Awards for his work on social issues. His films have dealt with bold and unconventional themes like

exploitation of women, cycle of poverty, organized crime, police and govt. corruption, cult of celebrity and

journalism, ruthlessness of big business and industrial espionage.5 Majority of his films had female

protagonists. The females in Bhandarkar’s films are usually shown as bold and empowered women who lead

life on their own terms, take their own decisions, are rebels who don’t conform to social norms and excel in

their respective professions. A very positive portrayal of an independent leading lady characterizes the initial

reels of his films. While Bhandarkar’s films are an appreciative attempt to bring to us, strong female characters,

he still chooses to let them be in the larger societal frame-work. His characters though give a shot at defiance;

they are not made to move out of the restricted sphere of action. An analysis of other films made by him i.e.

Page 3, Chandani Bar, Traffic Signal, Jail etc may bring to light the deficiencies in his portrayal. It is also worth

noting that after such a stint of realistic films, Bhandarkar in 2011 filmed a conventional romantic comedy Dil

Toh Baccha Hai Ji.

Conclusion

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It is difficult to come to a uniform conclusion on the portrayal of celluloid women. Considering the fact that

women in India are not a homogenous group – they belong to different religions, castes, class, socio-economic

status and have different kinds of ambitions and desires as a result of which they lead different lives, it is

improper to conclude that women on Indian silver screen have been portrayed in an identical manner. The

portrayal of course has to be sensitive to the category to which they belong. For eg: An urban middle class

woman’s story would be entirely different from that of a woman in a village. Films thus have to be responsive

towards the context in which they locate women characters. Women characters should possess agency to

dismantle the existing power structures as well as be able to negotiate their own position within this structure. It

is time that cinema seeks a redefinition of women as objects of male gaze. Women’s experiences and dilemmas

as points of narration are the need of the hour. Going beyond the stereotypes will do a great help to the cause of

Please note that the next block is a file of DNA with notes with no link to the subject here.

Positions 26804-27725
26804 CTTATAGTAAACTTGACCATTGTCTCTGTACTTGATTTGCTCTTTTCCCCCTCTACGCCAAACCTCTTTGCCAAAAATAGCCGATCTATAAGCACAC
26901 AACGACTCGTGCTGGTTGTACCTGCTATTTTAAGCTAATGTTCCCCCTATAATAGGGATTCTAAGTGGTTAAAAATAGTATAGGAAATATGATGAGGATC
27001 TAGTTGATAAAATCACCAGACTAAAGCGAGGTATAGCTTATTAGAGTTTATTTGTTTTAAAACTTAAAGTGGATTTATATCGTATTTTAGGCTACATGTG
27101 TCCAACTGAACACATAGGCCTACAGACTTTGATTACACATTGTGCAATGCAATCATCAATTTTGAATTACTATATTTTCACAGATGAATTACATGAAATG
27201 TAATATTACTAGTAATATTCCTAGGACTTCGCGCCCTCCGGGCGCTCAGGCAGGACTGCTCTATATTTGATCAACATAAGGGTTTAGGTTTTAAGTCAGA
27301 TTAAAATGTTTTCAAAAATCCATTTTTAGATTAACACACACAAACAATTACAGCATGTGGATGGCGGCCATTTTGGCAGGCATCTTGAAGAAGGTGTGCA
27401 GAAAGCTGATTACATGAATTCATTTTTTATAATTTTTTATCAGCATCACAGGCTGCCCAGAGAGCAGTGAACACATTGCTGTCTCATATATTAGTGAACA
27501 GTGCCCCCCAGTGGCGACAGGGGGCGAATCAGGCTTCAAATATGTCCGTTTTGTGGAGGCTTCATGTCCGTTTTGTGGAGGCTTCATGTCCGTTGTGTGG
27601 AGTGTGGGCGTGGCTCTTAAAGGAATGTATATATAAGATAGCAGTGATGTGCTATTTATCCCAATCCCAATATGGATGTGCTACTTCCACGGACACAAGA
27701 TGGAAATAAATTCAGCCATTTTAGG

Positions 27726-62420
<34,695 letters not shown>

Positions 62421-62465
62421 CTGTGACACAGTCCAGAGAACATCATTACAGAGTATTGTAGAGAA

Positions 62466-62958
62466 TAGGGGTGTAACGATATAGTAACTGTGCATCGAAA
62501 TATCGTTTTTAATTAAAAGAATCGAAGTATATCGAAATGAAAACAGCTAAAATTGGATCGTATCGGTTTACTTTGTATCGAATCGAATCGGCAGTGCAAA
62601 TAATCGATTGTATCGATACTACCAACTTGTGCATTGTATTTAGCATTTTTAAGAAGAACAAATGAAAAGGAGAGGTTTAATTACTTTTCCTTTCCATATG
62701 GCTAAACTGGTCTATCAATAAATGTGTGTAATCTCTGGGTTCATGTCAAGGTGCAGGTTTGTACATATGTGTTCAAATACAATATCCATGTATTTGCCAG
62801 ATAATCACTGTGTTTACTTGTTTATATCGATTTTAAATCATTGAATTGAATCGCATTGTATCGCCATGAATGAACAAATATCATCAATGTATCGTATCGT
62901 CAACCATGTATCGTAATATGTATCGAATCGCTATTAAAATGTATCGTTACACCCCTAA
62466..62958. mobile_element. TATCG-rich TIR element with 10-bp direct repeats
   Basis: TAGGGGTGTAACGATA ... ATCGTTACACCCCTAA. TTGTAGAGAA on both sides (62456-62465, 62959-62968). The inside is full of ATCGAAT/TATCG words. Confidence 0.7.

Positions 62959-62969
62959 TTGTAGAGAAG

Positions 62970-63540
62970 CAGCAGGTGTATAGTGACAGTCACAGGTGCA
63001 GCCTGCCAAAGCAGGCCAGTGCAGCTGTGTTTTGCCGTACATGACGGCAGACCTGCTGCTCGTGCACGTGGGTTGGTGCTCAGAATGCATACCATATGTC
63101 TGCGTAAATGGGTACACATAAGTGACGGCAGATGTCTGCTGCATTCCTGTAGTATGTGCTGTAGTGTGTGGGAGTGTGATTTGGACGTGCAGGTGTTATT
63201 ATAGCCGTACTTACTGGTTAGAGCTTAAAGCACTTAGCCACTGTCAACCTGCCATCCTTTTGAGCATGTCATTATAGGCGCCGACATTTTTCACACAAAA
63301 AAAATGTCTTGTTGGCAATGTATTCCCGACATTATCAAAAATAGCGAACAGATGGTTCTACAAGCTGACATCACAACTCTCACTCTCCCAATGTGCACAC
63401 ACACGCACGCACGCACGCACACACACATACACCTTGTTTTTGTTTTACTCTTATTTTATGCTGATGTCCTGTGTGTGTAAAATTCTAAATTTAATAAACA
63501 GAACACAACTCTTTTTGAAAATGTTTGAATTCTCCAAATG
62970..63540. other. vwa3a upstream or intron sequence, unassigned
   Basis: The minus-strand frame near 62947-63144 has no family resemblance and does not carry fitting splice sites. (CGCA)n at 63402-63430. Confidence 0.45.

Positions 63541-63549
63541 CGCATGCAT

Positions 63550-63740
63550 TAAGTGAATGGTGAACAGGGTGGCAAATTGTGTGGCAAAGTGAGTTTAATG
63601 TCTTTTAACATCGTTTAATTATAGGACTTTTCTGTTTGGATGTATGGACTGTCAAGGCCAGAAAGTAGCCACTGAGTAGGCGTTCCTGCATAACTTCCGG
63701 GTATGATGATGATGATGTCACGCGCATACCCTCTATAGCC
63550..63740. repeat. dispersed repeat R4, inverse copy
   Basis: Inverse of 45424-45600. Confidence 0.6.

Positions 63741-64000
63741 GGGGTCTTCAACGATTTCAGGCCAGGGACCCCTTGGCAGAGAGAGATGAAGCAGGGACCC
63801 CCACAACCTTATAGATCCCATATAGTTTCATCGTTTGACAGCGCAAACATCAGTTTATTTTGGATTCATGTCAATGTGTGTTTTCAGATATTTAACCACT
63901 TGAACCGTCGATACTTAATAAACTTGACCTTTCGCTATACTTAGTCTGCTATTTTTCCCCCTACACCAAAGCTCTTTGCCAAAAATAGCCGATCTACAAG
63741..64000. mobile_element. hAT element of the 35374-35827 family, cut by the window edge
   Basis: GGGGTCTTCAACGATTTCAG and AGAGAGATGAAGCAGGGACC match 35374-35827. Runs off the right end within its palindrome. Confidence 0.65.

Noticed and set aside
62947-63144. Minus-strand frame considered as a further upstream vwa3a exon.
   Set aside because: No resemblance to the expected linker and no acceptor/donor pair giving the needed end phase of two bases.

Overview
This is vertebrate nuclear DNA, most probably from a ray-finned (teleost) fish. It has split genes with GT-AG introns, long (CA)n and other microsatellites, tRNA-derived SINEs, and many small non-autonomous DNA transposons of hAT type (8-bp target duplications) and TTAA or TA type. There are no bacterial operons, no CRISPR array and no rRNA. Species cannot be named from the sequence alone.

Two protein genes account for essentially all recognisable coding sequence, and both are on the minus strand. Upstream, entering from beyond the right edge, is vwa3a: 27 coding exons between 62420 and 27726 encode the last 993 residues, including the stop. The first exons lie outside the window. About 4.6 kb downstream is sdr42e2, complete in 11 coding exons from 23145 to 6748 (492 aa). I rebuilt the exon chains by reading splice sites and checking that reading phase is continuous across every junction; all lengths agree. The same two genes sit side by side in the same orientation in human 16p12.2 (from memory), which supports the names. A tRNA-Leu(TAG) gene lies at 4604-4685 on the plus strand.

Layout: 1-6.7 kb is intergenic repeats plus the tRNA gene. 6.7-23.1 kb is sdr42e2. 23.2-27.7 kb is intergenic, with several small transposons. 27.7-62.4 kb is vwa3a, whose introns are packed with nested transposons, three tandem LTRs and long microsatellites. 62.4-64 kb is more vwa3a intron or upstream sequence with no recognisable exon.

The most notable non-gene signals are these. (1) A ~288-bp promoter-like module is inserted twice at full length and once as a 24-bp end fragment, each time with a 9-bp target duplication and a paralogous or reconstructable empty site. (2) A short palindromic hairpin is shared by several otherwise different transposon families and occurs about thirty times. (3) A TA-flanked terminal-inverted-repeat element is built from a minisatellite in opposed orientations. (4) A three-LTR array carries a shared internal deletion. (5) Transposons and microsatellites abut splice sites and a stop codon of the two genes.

women in Indian society. Cinema has to create a separate and independent space for Indian women to help them

realise their dreams. Cinema’s only end is not to entertain. It must begin a quest for social change through

entertainment.

References

i Joseph, A., & Sharma, K. (1994). Whose News? The Media and Women‟s Issues (pp. 21). New Delhi, Sage

Publications.

iiGokulsing, K.M., &Dissanayake, W. (1998). Indian Popular Cinema: A narrative of cultural change. (pp. 88).

U.K., Trentham Books Limited.

iii Jain, J., &Rai, S. (2009). Films and Feminism: Essays in Indian Cinema. (pp. 10). Jaipur, Rawat Publications.

iv Cinema and the Mirror. Retrieved March 14, 2012 from

http://www.filmreference.com/encyclopedia/Independent-Film-Road-Movies/Psychoanalysis-CINEMA-AND-

THE-MIRROR.html

v Bollywood's 'homely' heroines. Retrieved March 3, 2012 from http://www.indiatogether.org/2003/sep/womheroines.htm

vi Role of Women in Indian Cinema. Retrieved March 5, 2012 from

http://oorvazifilmeducation.wordpress.com/2010/10/08/interview-with-shoma-chatterji-role-of-women-inindian-cinema/

vii Datta, S. (2000). Globalization and Representations of Women in Indian Cinema. Social Scientist, Vol. 28,

No. 3/4, (March. – Apr., 2000), pp 71-82 Retrieved March 5, 2012 from

www.jstor.org/stable/3518191?origin=JSTOR-pdf

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A long journey --- Women in Indian cinema

I. Banerjee, V.E.S. College of A.S.C.

Cinema has always been a mirror of the image, ethos, scenario and ideology of any society at a given point of

time. To project this reflection, the media changes from costumes to music to items of luxury to movie sets

etc; but the most important medium is characters. Characters are the pivots around which the entire movie

revolves producing an illusion of reality and presenting a faithful picture of existing social trends. The mind-set,

thinking, apprehensions or the prejudices of the characters were the same as those that the general public would

readily accept.

The same theory can be applied to the portrayal of female characters as well.To start with, women who chose

the then unconventional profession of acting were looked down upon as prostitutes or women who were “easily